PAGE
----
On 2 March 2020 the government published a consultation seeking views on proposed changes to the Contracts for Difference (CfD) scheme. The consultation states that in order to deliver the level of ambition required to meet net zero, government intends to run the next CfD allocation round in 2021 for both established and less-established technologies. Further, the consultation document reveals that government is considering allowing onshore wind schemes to again compete for subsidies in 'Pot 1' alongside other established technologies potentially including CHP, hydro, landfill gas and sewage gas.

The proposal to allow onshore wind to again compete has been generally welcomed and has been described as a 'u-turn' and the 'abandonment' of the government's opposition to onshore wind.

The government's exclusion of onshore wind and solar from the latest allocation round is being challenged via an ongoing judicial review process on the basis that not allowing onshore wind to participate in that process, even on a zero-subsidy basis, creates distortion in the energy market.

Reader's may recall that since 2015 onshore wind development declined following the then communities secretary Greg Clarke's issue of a written ministerial statement (WMS) (HCWS42 18 June 2015), setting out new considerations (with effect from the date of the WMS), for deciding whether to grant planning permission for onshore windfarms in England. The intention was to fulfil the commitment made in the Conservative election manifesto, to give local people the final say on windfarm applications. Simultaneously, DECC published its intention to close the Renewables Obligation (RO) to new onshore windfarms in Great Britain from 1 April 2016, which was then a whole year earlier than had been planned.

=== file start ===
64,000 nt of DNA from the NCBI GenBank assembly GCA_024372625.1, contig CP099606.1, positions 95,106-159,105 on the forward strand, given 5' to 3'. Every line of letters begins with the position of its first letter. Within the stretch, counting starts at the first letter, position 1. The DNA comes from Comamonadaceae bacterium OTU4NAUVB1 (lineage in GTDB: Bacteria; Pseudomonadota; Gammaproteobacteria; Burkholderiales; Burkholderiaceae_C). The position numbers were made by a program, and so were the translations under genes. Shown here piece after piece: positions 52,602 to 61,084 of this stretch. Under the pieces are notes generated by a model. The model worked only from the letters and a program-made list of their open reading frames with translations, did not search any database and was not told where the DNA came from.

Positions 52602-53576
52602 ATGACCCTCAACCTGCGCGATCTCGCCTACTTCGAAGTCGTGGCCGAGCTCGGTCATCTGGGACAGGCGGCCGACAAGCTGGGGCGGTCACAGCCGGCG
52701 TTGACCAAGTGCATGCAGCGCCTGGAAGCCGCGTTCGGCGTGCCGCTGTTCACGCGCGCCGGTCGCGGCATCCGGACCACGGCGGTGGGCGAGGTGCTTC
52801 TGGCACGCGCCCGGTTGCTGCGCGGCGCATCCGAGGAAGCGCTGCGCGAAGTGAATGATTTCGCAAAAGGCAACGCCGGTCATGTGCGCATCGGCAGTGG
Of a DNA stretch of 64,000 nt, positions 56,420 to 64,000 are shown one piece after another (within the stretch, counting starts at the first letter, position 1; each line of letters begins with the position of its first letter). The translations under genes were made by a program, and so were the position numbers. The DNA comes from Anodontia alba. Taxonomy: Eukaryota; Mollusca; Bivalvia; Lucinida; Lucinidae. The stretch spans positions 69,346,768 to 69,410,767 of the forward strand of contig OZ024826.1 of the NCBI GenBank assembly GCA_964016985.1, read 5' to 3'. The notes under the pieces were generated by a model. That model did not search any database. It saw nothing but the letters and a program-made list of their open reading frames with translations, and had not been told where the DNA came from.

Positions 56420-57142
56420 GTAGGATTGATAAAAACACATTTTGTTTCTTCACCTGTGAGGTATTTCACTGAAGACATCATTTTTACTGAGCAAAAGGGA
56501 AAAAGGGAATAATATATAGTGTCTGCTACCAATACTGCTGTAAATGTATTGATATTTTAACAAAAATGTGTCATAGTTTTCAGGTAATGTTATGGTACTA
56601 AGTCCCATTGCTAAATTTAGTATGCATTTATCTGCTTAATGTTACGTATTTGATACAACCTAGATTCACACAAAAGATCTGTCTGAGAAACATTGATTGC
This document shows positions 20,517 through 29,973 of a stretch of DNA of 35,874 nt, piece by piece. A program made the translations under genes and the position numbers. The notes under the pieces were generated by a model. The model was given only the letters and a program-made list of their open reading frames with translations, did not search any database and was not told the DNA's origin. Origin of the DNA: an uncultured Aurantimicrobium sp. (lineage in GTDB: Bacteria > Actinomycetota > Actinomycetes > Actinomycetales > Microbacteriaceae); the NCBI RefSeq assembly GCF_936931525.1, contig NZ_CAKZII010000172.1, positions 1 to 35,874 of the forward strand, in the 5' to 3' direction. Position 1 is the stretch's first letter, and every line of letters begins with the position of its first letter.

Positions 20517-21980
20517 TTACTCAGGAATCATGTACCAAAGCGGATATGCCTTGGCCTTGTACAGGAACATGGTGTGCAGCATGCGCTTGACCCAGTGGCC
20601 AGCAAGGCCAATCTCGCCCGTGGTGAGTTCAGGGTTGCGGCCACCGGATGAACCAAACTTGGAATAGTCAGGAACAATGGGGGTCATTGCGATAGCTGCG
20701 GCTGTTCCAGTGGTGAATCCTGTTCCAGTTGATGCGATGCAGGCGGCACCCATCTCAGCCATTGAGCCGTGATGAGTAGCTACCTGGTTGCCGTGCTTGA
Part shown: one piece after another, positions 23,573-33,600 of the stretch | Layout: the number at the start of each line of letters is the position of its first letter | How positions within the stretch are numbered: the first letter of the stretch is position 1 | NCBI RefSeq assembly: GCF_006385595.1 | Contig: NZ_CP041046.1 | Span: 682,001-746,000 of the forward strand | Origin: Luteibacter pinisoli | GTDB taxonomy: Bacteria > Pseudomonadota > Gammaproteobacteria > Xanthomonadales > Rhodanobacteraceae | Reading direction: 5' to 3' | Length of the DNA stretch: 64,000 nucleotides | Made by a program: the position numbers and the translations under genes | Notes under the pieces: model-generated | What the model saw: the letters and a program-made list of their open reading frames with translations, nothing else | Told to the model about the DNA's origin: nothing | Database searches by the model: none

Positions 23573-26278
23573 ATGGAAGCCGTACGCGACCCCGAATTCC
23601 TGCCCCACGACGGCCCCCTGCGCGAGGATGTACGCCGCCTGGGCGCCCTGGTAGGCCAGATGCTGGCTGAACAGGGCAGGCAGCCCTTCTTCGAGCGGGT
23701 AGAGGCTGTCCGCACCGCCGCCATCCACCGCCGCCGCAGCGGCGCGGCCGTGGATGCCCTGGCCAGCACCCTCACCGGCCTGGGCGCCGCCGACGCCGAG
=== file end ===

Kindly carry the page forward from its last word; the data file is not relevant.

The combined impact of the 2015 policy changes was that from then on the onshore wind industry in England would have had to change focus with promoters needing to adopt a strategic, long-term approach to selection, promotion and delivery of sites. As a result, planning applications for sites in England fell by 94% between 2015 and 2018.

Summarising the WMS, the planning consideration it set out were that when determining planning applications involving one or more wind turbines, the decision maker should only grant planning permission if the development site was in an area identified as suitable for wind energy development in a Local or Neighbourhood Plan; and following consultation, where it could be demonstrated that the planning impacts identified by affected local communities had been fully addressed and therefore the proposal had community backing.

Reflecting the wording of the 2015 WMS, in 2019 a revised National Planning Policy Framework (NPPF2) was published and included the following statement in footnote 49: